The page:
Global life expectancy rises, but not all is healthy

Life expectancy worldwide is up by more than six years compared to 1990(Credit: Shutterstock)

An international study has found that life expectancy worldwide has jumped by more than 6 years since 1990. The comprehensive survey of data from 188 countries found that while people are living longer, even in some of the poorest countries, how healthy our extended lives will be remains a challenge.

The Global Burden of Disease Study 2013 was led by the Institute for Health Metrics and Evaluation (IHME) at the University of Washington in partnership with researchers in various countries. The findings show that life expectancy at birth has risen by 6.2 years for both sexes, up from 65.3 in 1990 to 71.5 in 2013.

Healthy life expectancy at birth rose by 5.4 years, from 56.9 in 1990 to 62.3 in 2013.

Leading the way in terms of healthy life expectancy are Japan, Singapore, Andorra, Iceland, Cyprus, Israel, France, Italy, South Korea and Canada. At the other end of the spectrum are Lesotho, Swaziland, Central African Republic, Guinea-Bissau, Zimbabwe, Mozambique, Afghanistan, Chad, South Sudan and Zambia, which has the lowest healthy life expectancy.

In order to calculate healthy life expectancy, the study factored in the impact nonfatal illnesses can have on quality of life. Since the increase in healthy life expectancy has not been as great as overall life expectancy, the conclusion is that while people are living longer, they are also living with illness and disability.

The major causes of health loss include ischemic heart disease, lower respiratory infections, stroke, low back and neck pain, and road injuries. These vary according to gender with road injuries, for example, affecting mainly men, while depression-related disorders are more common among women.

The HIV epidemic makes for an interesting case study. Although the number of infections increased by 341.5% between 1990 and 2013, focus on the disease and access to treatment have resulted in a decreased health loss of 23.9%.

On a positive note, in countries such as Nicaragua and Cambodia people can expect 14.7 and 13.9 more healthy years of life respectively, compared to 1990. Another success story comes from Ethiopia, which has added 13.5 years to the average 40.8 years of healthy life expectancy in the same period.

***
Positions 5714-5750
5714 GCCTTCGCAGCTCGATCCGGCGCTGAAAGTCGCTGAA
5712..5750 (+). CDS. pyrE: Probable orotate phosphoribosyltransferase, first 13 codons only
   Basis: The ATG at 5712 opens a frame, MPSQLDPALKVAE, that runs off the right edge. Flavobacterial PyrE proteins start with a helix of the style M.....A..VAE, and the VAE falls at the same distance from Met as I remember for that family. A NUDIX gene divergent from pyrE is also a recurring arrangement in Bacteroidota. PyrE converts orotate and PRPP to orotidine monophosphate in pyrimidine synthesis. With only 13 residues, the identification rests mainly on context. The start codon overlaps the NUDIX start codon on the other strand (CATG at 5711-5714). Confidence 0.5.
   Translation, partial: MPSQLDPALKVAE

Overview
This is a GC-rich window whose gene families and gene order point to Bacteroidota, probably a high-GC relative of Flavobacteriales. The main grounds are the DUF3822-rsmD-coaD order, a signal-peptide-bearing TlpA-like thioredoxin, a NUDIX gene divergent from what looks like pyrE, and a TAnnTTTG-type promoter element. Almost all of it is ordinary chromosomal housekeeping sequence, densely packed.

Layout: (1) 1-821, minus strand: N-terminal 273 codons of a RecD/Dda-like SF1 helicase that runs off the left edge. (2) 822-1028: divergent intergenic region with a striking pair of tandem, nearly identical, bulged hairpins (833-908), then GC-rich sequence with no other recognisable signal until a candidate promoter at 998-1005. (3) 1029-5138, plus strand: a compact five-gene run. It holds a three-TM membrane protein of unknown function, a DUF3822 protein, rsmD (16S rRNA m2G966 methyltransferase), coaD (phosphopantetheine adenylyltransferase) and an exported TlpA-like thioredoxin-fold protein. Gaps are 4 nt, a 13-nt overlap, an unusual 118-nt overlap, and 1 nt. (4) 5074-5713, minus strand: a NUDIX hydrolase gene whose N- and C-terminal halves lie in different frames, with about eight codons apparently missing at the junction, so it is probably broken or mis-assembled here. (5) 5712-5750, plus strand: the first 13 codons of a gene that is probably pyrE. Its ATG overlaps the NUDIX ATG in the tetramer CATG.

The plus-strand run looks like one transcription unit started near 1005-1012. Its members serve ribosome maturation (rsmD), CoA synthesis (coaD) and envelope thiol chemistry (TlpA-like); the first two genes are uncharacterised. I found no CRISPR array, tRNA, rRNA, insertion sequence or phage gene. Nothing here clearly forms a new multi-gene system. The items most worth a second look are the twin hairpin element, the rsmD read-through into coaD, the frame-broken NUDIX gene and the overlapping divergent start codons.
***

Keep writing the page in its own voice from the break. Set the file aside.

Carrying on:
"The world has made great progress in health, but now the challenge is to invest in finding more effective ways of preventing or treating the major causes of illness and disability," said the study's lead author, Professor Theo Vos of IHME.

Countries that did not experience the upward trend include Botswana, Belize, and Syria, where healthy life expectancy in 2013 was not much higher than in 1990. In Lesotho and Swaziland, healthy life expectancy for people born in 2013 is actually 10 years shorter than for people born two decades ago. In Botswana and Belize, the drop is 2 years and 1.3 years, respectively. A fall in healthy life expectancy was also identified in South Africa, Paraguay, and Belarus.

The study also highlights regional variations. Neighboring countries can have significantly different healthy life expectations as is the case with Laos, where people born in 2013 have healthy life expectancies 58.1 years, while people born in Thailand or Vietnam could make it to 67 in good health.

Not surprisingly, differences in socio-demographic conditions such as income, population age and education play a significant role in health loss, accounting for more than half of the differences across countries and over time for maternal and neonatal diseases. But when it comes to health loss caused by illnesses such as diabetes and cardiovascular diseases, socio-demographic status is not so relevant.

The study was published in The Lancet on August 27.

Source: IHME

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